Findings from the trial reporting benefit may be more reliable, because the communication loop that was in place ensured that patients actually received the physical therapy intervention. Nonetheless, these findings need to be replicated before early mobilization can be routinely recommended. (See "Post-intensive care syndrome (PICS)", section on 'Prevention'.)

IDSA/ATS guidelines for the management of hospital-acquired pneumonia and ventilator-associated pneumonia (August 2016)

The Infectious Diseases Society of America and the American Thoracic Society have released updated guidelines for the management of hospital-acquired pneumonia (HAP) and ventilator-associated pneumonia (VAP) [18]. Empiric therapy for HAP (algorithm 1) and VAP (algorithm 2) should include agents with activity against Staphylococcus aureus, Pseudomonas aeruginosa, and other gram-negative bacilli. Choice of a specific regimen for empiric therapy should be based upon knowledge of the prevailing pathogens (and susceptibility patterns) within the healthcare setting as well as risk factors for multidrug resistance in the individual patient. The guidelines emphasize that a seven-day course of antimicrobial therapy is appropriate for most patients rather than a longer duration. (See "Treatment of hospital-acquired and ventilator-associated pneumonia in adults", section on 'Treatment'.)

Palliative care consultation for families of patients in the intensive care unit (August 2016)

Post-intensive care syndrome-family (PICS-F) is a term given to family members who have been affected physically and psychologically during the intensive care unit (ICU) stay of critically ill patients. Therapeutic measures for PICS-F are poorly studied. One multicenter randomized trial examined the impact of a palliative care-led consultation for surrogate decision-makers of critically ill patients in the ICU who were unlikely to wean from mechanical ventilation [19]. Compared with routine family meetings conducted by the ICU team, palliative care-led consultation did not reduce symptoms of anxiety or depression of family members and may have increased symptoms of posttraumatic stress disorder. However, limitations of this study include possible inadequate "dosing" of the intervention (on average, 1.4 encounters per family and physician presence at only 9 percent of meetings), leaving the possibility that more aggressive and supportive interventions may have different outcomes. (See "Post-intensive care syndrome (PICS)", section on 'Post-intensive care syndrome-family'.)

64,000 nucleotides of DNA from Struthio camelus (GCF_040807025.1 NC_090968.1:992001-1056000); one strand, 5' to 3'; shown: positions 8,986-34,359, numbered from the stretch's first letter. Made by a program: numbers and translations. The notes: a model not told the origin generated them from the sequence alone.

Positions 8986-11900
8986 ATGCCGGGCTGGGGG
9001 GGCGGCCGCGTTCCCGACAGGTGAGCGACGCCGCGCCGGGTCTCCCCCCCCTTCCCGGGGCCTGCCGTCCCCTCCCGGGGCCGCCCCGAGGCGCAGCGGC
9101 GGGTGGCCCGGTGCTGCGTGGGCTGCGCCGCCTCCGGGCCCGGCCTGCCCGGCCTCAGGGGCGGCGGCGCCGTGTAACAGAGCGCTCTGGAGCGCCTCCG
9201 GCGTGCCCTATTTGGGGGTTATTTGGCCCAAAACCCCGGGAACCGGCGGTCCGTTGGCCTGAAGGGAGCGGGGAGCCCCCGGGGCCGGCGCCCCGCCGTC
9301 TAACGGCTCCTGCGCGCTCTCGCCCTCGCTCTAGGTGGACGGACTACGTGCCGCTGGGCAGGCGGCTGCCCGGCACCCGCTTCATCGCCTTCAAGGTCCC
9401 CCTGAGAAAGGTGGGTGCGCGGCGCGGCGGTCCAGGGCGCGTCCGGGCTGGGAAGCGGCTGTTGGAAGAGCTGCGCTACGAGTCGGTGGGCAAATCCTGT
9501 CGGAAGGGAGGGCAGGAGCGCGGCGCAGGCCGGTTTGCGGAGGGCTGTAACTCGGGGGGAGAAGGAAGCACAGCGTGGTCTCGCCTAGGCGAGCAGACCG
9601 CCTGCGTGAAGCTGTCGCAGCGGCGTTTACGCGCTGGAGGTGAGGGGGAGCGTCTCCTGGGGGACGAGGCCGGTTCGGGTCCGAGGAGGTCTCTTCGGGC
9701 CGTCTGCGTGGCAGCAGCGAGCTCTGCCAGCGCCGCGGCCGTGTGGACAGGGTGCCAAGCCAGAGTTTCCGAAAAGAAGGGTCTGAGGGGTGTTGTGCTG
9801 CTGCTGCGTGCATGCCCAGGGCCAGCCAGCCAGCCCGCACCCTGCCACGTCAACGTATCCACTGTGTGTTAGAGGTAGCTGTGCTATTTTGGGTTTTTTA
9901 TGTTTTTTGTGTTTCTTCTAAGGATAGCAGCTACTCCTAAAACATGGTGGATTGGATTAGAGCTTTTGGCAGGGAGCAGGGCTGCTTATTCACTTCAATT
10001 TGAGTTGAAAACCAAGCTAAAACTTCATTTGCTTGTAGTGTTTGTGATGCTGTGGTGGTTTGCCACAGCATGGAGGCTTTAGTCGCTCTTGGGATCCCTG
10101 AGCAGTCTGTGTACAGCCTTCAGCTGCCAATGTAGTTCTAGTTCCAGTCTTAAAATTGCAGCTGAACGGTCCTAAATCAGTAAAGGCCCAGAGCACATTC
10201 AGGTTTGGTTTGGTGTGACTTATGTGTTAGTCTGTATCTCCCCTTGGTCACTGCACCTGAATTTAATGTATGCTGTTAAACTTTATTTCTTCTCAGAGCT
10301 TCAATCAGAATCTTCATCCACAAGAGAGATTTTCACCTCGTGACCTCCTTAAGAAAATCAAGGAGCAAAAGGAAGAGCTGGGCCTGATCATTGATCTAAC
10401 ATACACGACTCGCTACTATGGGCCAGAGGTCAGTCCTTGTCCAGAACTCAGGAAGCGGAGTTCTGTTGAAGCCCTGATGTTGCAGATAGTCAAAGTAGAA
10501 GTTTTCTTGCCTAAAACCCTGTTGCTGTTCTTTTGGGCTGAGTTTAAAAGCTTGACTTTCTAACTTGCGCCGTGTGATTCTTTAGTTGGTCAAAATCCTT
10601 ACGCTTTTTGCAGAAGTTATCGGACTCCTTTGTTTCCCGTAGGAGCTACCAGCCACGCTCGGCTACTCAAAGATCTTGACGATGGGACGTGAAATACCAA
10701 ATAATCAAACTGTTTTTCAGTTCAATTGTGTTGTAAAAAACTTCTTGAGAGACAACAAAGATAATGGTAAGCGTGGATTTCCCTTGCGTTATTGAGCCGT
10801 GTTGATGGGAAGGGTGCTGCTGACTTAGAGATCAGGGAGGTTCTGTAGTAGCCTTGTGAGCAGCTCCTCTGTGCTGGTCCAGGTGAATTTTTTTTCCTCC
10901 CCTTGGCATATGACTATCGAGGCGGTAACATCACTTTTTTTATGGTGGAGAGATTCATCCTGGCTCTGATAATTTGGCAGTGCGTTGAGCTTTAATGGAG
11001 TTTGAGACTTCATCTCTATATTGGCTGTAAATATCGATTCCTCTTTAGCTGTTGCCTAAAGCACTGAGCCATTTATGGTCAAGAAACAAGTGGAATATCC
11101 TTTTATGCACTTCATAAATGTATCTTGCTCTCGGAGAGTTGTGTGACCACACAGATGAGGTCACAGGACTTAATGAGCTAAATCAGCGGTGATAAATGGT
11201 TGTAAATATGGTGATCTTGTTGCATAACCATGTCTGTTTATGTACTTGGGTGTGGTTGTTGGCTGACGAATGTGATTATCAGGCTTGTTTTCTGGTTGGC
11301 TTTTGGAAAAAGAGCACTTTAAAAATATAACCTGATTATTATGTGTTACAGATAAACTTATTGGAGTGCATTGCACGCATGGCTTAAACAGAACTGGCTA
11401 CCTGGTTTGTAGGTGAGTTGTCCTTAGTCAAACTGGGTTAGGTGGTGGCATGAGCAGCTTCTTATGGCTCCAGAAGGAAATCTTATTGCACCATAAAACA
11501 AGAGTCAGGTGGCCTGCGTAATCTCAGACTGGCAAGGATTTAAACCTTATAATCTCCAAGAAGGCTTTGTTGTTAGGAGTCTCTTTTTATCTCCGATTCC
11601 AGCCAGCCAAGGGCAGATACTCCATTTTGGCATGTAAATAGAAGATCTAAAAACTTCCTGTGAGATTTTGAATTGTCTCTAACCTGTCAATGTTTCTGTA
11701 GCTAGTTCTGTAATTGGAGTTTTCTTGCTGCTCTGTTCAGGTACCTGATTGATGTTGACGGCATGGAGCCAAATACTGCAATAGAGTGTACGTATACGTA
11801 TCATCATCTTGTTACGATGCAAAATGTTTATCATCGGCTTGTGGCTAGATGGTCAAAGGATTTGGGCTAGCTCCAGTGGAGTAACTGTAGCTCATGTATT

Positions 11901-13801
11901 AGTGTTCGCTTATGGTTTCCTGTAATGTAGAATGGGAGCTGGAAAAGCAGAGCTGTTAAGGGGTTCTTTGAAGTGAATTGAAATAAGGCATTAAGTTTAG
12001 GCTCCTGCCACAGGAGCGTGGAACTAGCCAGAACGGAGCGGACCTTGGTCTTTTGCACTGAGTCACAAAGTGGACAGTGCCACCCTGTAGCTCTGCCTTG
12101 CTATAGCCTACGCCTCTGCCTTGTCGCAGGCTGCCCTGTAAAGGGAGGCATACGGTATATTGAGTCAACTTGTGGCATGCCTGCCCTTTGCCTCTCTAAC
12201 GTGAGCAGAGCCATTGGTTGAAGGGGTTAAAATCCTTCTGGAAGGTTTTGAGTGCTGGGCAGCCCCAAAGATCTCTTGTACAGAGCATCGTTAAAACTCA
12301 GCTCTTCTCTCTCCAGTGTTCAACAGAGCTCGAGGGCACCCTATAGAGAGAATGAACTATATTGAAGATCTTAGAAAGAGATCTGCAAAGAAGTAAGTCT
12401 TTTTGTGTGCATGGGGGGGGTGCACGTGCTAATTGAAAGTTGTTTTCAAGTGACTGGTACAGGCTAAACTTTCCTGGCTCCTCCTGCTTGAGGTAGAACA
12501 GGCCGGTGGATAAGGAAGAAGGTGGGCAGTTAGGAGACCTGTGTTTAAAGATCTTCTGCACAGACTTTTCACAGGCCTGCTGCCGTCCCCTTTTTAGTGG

Aspirin does not prevent acute respiratory distress syndrome in adults (July 2016)

Preclinical and clinical observational studies have suggested a potential role for aspirin in the prevention of acute respiratory distress syndrome (ARDS). The ability of aspirin to prevent ARDS was tested in a randomized trial of 390 patients who were assessed upon presentation to an emergency department to be at risk of developing ARDS [20]. Aspirin, administered at 325 mg orally followed by 81 mg daily for seven days, had no effect on the incidence of ARDS at one week (approximately 10 percent in each group). However, the lower than expected rate of ARDS in this study may have limited the potential to detect a study drug effect. (See "Acute respiratory distress syndrome: Investigational or ineffective pharmacotherapy in adults", section on 'Aspirin'.)